I'm still daily driving postmarketOS

It only takes one person to make a difference.

This is part 2 of my series about daily driving Linux Mobile, check out part 1 here.

It’s easy to complain and grumble, and to let yourself be genuinely upset with the state of things, as readers of part 1 will know. But you might be surprised to hear that it’s also really easy to get involved in fixing them!

Sure, some issues are quite tricky, but there is soo much low hanging fruit going around for those with some time to spare.

I want to thank Guido for still managing to engage in some productive discussion about part one of this series, and even going as far as prototyping a patch to improve gestures in Phoc.

Guido is pretty much the only person working on Phosh, Phoc, and other core components of the GTK based mobile UI stack. I dunno about you but I feel like there ought to be more regular contributions to literally the most popular UI for #LinuxMobile devices…


phosh-osk-stub is Guido’s take on a mobile keyboard, it has some nice features like an emoji picker, text completion, and the ability to control the cursor by sliding along the spacebar key. That last feature is also in Android and it’s definitely something I take for grants, so having it here is really nice. However unlike on Android, it’s also possible to move the cursor up and down.

The cursor drag gesture callback looks like this:

note that the coordinate space here is fractional because it’s been divided by the scale factor already. So the X coordinate 457 on the display would be represented as 152.33333333333334 with a scale factor of 3 for example.

static void
on_drag_update (PosOskWidget *self,
                double        off_x,
                double        off_y)

To my great surprise, the coordinates here have NO fractional component. What?!

Well, I’ll leave it up to the GTK developers to figure this out, but I suspect that because the GtkWidget in question uses integer coordinates, the associated GdkDevice does too, and somehow the fractional part goes missing in a cast somewhere.

Sooo what can we do? Well, hacks of course!

Poking around

I first tried fetching the GdkDevice from the gesture and retreiving the pointer coordinates from there, but it also lacked the fractional component. So I went one step further, we can instead retrieve the GdkEvent object that triggered our callback, fetch the coordinates directly from it, and then you get the fractional part back!

We have to do this in a bit of a roundabout way, it looks like this (adjusted for brevity):

static void
_on_drag_get_position (PosOskWidget *self,
                       double       *pos_x,
                       double       *pos_y)
  const GdkEvent *event;
  GdkEventSequence *seq;

  /* Fetch the last event sequence, it contains our event */
  seq = gtk_gesture_get_last_updated_sequence(self->cursor_drag);
  /* Now get the event */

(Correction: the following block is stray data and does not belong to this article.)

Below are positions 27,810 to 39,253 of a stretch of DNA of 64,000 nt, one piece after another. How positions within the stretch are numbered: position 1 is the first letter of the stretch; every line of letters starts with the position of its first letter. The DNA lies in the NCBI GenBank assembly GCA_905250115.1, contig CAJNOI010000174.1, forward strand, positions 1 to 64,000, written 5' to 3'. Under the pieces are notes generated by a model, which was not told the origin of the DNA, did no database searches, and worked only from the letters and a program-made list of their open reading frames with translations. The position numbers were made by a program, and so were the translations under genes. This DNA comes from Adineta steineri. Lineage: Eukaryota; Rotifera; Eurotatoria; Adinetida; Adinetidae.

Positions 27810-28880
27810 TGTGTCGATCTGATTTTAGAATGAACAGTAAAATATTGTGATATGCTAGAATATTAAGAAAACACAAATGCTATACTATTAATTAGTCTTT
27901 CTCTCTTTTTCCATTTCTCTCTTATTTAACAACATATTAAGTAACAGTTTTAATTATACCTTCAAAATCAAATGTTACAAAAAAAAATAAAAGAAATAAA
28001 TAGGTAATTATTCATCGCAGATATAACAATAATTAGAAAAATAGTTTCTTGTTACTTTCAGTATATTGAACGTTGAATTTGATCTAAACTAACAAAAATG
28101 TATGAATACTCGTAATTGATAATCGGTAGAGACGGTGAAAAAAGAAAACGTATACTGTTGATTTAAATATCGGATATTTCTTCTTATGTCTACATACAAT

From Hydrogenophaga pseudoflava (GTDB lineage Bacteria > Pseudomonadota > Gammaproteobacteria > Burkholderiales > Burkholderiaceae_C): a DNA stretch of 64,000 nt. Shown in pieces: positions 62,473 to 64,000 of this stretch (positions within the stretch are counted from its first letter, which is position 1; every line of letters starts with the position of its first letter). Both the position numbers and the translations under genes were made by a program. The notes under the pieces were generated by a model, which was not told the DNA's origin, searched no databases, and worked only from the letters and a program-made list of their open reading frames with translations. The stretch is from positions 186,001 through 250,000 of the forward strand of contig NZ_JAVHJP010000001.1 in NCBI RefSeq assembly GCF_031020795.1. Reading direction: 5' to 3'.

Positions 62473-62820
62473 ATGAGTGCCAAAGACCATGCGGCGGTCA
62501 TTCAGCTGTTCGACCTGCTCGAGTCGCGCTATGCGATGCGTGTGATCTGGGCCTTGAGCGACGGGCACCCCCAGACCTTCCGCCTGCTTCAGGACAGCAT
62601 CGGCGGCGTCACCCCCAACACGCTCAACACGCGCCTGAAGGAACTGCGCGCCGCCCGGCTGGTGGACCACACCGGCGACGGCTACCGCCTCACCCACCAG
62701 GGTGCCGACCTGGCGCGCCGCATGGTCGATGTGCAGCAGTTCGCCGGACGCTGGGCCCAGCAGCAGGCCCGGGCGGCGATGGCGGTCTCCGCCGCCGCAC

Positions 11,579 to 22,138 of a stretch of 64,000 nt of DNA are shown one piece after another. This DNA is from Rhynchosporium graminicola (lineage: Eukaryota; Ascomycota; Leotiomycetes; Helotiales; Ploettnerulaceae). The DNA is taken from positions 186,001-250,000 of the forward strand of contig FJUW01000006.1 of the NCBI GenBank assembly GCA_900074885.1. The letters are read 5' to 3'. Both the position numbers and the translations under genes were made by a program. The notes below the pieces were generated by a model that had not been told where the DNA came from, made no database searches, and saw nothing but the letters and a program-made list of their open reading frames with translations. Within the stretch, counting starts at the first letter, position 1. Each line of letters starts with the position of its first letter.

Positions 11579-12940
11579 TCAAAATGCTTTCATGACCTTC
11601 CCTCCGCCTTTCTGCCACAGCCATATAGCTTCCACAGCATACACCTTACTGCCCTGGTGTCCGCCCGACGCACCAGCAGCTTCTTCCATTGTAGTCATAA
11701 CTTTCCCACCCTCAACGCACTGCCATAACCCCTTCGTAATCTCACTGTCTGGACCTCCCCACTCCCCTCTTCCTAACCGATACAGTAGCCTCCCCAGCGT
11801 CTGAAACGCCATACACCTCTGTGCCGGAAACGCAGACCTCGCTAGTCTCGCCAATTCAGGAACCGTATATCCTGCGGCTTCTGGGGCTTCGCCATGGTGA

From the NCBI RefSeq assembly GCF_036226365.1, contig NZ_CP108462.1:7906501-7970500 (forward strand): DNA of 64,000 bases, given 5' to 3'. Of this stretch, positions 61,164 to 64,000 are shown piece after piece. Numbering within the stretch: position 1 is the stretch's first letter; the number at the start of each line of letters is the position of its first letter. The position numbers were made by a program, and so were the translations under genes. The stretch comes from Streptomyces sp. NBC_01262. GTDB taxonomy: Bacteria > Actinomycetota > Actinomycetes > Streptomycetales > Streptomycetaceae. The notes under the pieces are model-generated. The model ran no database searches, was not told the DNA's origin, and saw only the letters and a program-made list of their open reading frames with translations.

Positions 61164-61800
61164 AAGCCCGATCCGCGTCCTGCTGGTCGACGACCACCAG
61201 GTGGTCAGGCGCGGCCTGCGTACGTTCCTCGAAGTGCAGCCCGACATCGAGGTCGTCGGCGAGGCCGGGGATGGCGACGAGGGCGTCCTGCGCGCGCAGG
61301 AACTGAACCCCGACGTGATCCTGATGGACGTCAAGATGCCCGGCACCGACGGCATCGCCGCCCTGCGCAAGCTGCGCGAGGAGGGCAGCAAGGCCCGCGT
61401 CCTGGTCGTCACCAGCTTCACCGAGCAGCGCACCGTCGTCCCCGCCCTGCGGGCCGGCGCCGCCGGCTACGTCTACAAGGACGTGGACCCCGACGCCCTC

event = gtk_gesture_get_last_event(self->cursor_drag, seq);

  /* These coords have the fractional part intact! */
  gdk_event_get_coords(event, pos_x, pos_y);

Woo! Mission accomplished. Somehow, I did something I wanted to in GTK :P

You can check out the full MR here, and judge my codestyle ;)

Locking the cursor direction

This one is certainly within the realm of subjective taste, but I find myself quite often moving the cursor up or down by mistake when trying to edit a message. As I almost never use the vertical drag feature (only in the terminal to be honest), so the change is simple: if you start dragging horizontally, you can no longer drag vertically, and vice versa.

It would be great to implement some timer so that if you stop moving for a few hundred milliseconds then it becomes possible to switch direction, however this might be somewhat confusing UX. It might be easier to just shorten the amount of time you have to hold to spacebar to enter drag mode.

Here’s my very fancy MR implementing this change.


We live in a society that normalises crushing our creativity and free will, where we spend a good portion of our lives working for somebody else. And where the devices we use every day are full of annoying UX issues.

But we can do better.

I can plug my phone into my PC, connect to it over SSH, clone the source code for my keyboard and hack on it all just like that. If you’ve ever tried compiling Android from source you’ll know that being able to modify components like this is not something that one can take for granted.

But here we can, and we should.

postmarketOS is built to be tinkered with, and next time you run into a stupid UX issue you should absolutely have a go at fixing it. Even if you don’t succeed, you’ll surely learn something useful. You could open an issue with a more detailed analysis of the bug, improve the postmarketOS wiki by documenting your development process, or even just talk about what you tried in a relevant Matrix room.

Together we can get a lot done, even if we as individuals don’t have a lot of time to throw at these things.